Spanish employers could benefit from the introduction of retirement laws encouraging staff to stay in work longer and the growth of flexible working, says Nick Golding
The problem of people living longer and the impact it has on pensions is not just hitting the UK. In Spain, the government is proposing new legislation that aims to encourage employees to work beyond the existing retirement age, which is set at 65 years for both men and women, by increasing state pension benefits for those that opt to do so.
Under these proposals, employees that soldier on beyond the age of 65 years will have their state pension fund increased by 2% of its value per full year of work up until the age of 70 years. However, if an employee has contributed to the pension scheme for 40 years by the time they reach the age of 65, they will receive a higher annual increase of 3% of their fund’s value.
Gonzalo Martinez Coco, consultant, retirement and financial management at Hewitt Associates, explains: “This is a plan that looks to keep people in work for longer, and it should be approved by the government around May 2008.”
The majority of organisations in Spain offer additional pension provision to employees. This is mostly in the form of defined contribution (DC) pension plans, as like in the UK, many employers have closed their costly defined benefit (DB) schemes. According to a survey, Putting benefits into the new millennium,carried out by Towers Perrin in 2005, just 14% of Spanish employers then operated DB schemes.
Pablo Plaza, director at Towers Perrin, says: “Private pension plans are normally DC and they are used to supplement the state plan. Most DB schemes exist in certain industries, such as banking, but, in general, these schemes are now closed to new entrants.”
Increasing in popularity among Spanish employers, however, are flexible working arrangements. Employers are realising that their employees want to manage their own time. They also recognise the benefits of helping staff to find a balance between their work and home lives. “It is an increasing trend to let employees work at home one day a week, for instance, simply to help [them] find a better work-life balance,” says Martinez Coco.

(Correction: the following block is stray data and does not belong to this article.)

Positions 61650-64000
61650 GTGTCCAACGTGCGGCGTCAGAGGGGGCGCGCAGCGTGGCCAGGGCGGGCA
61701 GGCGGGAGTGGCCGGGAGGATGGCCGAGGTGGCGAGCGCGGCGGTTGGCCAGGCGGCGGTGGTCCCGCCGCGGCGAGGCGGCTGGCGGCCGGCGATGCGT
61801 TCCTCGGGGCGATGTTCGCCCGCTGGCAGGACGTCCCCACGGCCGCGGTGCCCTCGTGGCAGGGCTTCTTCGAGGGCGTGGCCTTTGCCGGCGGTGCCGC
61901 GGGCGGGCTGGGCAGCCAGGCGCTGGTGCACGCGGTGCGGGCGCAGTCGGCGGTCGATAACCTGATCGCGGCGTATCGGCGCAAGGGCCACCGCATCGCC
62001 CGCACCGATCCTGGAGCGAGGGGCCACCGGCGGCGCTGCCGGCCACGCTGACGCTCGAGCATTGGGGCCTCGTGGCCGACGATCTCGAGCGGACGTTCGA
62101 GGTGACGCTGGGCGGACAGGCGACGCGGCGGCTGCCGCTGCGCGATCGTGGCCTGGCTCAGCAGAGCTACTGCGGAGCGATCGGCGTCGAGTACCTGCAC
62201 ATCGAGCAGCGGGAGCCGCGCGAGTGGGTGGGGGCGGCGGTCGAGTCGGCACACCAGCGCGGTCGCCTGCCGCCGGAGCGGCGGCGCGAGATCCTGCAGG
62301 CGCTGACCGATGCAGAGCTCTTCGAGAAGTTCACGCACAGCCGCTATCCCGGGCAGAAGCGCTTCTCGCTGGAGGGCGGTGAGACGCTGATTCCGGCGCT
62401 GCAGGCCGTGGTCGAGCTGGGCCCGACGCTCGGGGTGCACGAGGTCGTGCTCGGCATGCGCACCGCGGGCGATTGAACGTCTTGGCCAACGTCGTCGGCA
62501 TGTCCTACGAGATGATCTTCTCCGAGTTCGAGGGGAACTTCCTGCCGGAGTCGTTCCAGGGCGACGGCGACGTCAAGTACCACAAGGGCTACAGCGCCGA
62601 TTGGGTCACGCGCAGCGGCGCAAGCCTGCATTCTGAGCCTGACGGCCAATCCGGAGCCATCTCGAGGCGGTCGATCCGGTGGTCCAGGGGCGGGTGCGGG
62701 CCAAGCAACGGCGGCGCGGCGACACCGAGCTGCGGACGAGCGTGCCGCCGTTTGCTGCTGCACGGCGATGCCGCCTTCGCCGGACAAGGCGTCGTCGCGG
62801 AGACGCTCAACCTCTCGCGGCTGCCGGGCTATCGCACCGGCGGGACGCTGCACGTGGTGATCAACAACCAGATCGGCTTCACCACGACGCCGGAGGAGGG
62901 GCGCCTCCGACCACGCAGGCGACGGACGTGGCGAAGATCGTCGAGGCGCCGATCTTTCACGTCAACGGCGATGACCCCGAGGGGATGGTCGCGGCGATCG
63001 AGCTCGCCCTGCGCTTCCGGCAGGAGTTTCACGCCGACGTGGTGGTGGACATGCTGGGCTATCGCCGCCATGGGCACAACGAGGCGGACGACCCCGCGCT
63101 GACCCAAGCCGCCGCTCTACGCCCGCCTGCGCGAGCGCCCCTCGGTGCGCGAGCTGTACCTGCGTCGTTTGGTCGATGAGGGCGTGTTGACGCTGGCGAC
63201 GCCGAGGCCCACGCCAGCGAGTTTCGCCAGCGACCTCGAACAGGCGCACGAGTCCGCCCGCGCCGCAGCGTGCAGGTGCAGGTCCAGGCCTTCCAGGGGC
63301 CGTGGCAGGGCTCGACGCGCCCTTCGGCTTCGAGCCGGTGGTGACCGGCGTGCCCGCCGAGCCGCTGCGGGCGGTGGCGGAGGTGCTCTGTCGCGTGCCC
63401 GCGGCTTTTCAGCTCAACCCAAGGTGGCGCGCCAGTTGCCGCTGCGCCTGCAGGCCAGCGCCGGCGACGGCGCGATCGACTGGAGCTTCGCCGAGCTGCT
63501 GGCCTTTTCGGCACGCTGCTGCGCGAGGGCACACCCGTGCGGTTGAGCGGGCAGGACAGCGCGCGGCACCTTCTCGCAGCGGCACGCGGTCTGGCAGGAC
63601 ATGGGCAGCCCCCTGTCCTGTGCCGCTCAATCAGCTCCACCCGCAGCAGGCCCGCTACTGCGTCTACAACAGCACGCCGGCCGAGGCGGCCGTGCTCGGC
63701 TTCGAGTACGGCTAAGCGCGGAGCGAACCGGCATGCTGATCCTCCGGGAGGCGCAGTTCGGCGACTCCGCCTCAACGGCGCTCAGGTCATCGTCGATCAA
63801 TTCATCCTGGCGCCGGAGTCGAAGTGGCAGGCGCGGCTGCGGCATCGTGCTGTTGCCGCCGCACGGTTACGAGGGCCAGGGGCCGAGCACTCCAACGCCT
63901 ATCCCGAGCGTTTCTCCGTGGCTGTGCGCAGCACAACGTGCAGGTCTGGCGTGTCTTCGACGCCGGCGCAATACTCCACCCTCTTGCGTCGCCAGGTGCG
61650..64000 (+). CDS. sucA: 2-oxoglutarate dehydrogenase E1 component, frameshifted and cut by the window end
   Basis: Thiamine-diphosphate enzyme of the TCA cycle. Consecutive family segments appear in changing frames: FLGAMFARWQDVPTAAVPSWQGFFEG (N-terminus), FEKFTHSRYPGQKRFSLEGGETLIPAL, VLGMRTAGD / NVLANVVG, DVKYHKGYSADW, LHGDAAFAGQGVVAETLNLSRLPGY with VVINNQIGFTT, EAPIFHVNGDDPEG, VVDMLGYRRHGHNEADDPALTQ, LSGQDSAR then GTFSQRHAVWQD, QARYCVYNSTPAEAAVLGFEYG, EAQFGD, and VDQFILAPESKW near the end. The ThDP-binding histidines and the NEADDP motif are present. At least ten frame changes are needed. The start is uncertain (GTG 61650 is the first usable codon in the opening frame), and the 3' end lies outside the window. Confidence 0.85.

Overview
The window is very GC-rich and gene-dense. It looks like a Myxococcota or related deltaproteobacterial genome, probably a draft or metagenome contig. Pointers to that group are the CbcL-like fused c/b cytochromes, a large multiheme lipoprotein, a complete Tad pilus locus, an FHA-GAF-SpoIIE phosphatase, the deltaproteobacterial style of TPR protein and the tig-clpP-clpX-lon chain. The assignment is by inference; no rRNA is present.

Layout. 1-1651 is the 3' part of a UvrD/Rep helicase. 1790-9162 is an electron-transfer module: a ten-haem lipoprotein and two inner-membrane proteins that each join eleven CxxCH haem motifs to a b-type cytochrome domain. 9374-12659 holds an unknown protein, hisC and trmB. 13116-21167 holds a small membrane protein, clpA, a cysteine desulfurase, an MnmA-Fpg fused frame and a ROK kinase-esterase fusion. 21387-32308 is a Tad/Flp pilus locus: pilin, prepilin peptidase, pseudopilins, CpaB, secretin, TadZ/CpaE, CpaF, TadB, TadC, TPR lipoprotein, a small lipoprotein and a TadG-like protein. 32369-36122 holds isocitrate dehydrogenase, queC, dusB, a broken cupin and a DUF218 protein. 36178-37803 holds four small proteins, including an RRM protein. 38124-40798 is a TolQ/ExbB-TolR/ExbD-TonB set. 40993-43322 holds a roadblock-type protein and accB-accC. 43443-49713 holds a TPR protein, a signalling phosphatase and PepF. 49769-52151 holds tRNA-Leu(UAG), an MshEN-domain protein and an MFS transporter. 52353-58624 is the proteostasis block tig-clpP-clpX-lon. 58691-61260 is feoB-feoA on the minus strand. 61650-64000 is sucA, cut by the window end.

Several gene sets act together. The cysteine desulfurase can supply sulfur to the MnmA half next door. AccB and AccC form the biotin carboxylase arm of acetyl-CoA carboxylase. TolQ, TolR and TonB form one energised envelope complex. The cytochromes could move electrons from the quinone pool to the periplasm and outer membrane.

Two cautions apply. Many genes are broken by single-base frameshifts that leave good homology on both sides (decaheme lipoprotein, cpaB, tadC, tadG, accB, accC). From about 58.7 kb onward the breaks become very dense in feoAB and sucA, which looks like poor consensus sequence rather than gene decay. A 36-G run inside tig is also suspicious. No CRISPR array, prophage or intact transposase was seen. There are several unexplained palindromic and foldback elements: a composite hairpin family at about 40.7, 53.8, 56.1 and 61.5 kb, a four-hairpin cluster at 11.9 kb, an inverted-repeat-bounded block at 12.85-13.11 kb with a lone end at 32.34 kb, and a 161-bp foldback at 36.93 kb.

This increase in flexible working opportunities has partly been fuelled by technological advances, that make it possible for more employees to work remotely, and reduce the need for them to visit their workplace and conduct face-to-face meetings. “Flexible working is popular now in Spain. It has grown alongside increased use of the internet in companies. The use of technology has become far more widespread over the past five years,” says Plaza.
Spanish holiday allowances are also generous, as employers have a minimum legal requirement to offer employees 30 days per year, excluding bank holidays. “Most employees have the 30 days, [but] this figure can be increased through negotiations in certain industries. In the banking industry, for instance, staff have more than 30 days,” adds Plaza.
Under the Spanish tax system, each individual benefit is subject to different rules, which can render some far more appealing than others.
However, when it comes to salary, higher rate-tax payers are liable to pay 43% of their income in tax, so some employees prefer to take a portion of their pay in the form of benefits as opposed to actual cash because of the tax savings they can make.
“In many cases, it is far better to receive pay in perks than [as] salary. Some staff would prefer to receive €1,000 [as] something like healthcare as opposed to the actual cash. The majority of benefits are taxed [at a] better [rate] than cash,” says Plaza.
Flexible benefits schemes are becoming more popular in Spain, according to Plaza. Global flex rollouts by multi-national organisations such as EC Harris, for example, could be influencing more Spanish employers to adopt such schemes.
However, the concept of flex is still relatively new to Spanish employees, and it could take some time before flex is embraced and used in the same way as it is in countries like the UK. “Many companies are trying to implement schemes but staff are not used to them yet,” says Plaza EBIf you read nothing else read this…
If you read nothing else read this…
- To encourage more employees to work beyond the current retirement age of 65 years, the Spanish government is proposing to reward employees who work beyond this age by increasing their state pension fund by 2% of its value for every full year that they subsequently work until they reach the age of 70 years. If the employee has completed 40 years of employment at the age of 65 years, they will receive an annual increase of 3%.
- Flexible working arrangements have become more popular in Spain, in line with the development of technology. Most organisations now allow employees to take advantage of practices such as home working.
- Each benefit is taxed differently in Spain, and in many instances, it is more cost effective to take benefits instead of cash, as a higher-rate taxpayer is liable for 43% tax on their income.